For the few readers who don’t already know, one of my favorite bloggers is Cal Newport. Cal just published a new book which tackles the question of what does it take to be remarkably successful and still have a remarkably enjoyable life.
I recently had a spoke with Cal talking about ideas such as:
- Why following your passions can be a trap
- The power of the “failed-simulation effect” in allowing remarkable accomplishments without agonizing effort.
- How doing less in an unusual way will actually achieve more
I recorded the conversation and you can listen to it here. It’s a bit over thirty minutes, but if you’ve enjoyed my latest articles about the pursuit of the ideal life and some of the unconventional strategies to reach it, I think it’s well worth the listening time.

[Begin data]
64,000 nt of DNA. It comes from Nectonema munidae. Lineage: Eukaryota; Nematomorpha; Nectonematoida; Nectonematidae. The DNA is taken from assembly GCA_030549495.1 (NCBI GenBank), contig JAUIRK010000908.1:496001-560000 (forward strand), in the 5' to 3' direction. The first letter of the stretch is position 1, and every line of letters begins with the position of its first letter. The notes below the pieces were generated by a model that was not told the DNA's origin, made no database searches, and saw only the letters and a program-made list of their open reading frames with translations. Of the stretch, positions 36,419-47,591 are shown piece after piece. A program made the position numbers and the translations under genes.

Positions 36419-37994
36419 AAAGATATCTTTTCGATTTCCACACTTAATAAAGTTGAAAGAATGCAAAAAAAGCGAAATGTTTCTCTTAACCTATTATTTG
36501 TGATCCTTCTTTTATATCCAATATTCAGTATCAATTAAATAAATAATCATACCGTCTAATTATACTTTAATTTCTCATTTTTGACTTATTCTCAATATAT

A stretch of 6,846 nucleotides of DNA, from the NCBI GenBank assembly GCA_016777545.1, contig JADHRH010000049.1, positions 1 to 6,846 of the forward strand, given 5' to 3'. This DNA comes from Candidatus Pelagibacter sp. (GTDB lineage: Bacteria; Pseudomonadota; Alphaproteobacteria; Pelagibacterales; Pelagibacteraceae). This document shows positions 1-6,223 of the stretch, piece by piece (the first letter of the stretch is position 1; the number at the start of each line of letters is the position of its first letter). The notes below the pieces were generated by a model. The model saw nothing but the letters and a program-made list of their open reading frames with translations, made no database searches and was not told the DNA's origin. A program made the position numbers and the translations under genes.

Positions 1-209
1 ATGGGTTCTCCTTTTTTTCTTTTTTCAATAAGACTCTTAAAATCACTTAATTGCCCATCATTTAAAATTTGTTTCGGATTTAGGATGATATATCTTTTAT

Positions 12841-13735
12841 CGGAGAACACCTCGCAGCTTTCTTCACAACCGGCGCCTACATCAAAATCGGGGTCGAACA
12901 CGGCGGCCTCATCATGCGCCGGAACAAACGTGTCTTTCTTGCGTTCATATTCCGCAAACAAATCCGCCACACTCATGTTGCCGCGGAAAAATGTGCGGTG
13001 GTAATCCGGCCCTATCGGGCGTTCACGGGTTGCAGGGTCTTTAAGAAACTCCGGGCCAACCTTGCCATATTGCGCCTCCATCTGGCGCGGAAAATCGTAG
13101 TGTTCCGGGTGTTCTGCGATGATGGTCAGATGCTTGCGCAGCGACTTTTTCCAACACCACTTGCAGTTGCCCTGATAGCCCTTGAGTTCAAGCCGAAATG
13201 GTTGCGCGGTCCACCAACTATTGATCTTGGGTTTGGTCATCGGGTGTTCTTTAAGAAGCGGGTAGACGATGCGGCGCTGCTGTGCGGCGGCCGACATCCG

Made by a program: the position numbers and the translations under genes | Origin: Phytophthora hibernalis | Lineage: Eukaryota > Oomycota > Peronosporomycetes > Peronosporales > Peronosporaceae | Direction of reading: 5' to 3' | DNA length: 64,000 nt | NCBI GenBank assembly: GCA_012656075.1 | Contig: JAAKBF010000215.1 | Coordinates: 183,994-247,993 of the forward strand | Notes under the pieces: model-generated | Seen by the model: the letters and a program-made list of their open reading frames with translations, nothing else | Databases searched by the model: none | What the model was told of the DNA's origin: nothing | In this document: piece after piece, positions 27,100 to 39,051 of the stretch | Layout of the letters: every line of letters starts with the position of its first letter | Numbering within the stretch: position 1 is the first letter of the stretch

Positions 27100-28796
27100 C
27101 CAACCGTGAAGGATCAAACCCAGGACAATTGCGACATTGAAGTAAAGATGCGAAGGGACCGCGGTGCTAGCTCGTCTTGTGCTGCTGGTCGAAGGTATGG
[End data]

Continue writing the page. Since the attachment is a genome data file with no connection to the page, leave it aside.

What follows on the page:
Click here to download or listen to the full conversation.
Notes on the Conversation
Here are my notes from the conversation which you can also use as a guide when listening:
0:00 – I introduce Cal and his new book
3:05 – Cal and I discuss the “superstar” effect and how it impacts your life
5:20 – What counter signaling is, and why putting club president on your resume might make you look worse
7:15 – Why the rules of success change when your goal is to be world class
11:00 – We explain what the failed-simulation effect is, why it works (and why it’s underused)
19:00 – Cal attacks the dominant ideology that you need to “find your passion”
21:30 – Don’t follow your passion—build one in a field where you can win
23:30 – Take advantage of poorly defined competitive structures
25:10 – What the research actually says on how people find passions
28:00 – How to achieve more while doing way less work
31:20 – Being best in the class versus being best in the world
33:40 – Cal’s advice on being incredibly impressive (hint: it’s not by suffering now to win later)
How to Become a High-School Superstar
I highly recommend getting Cal’s book, where he goes into way more detail on his research into what makes people stand out and achieve more. You can pick up a copy here, and definitely check out Cal’s blog StudyHacks.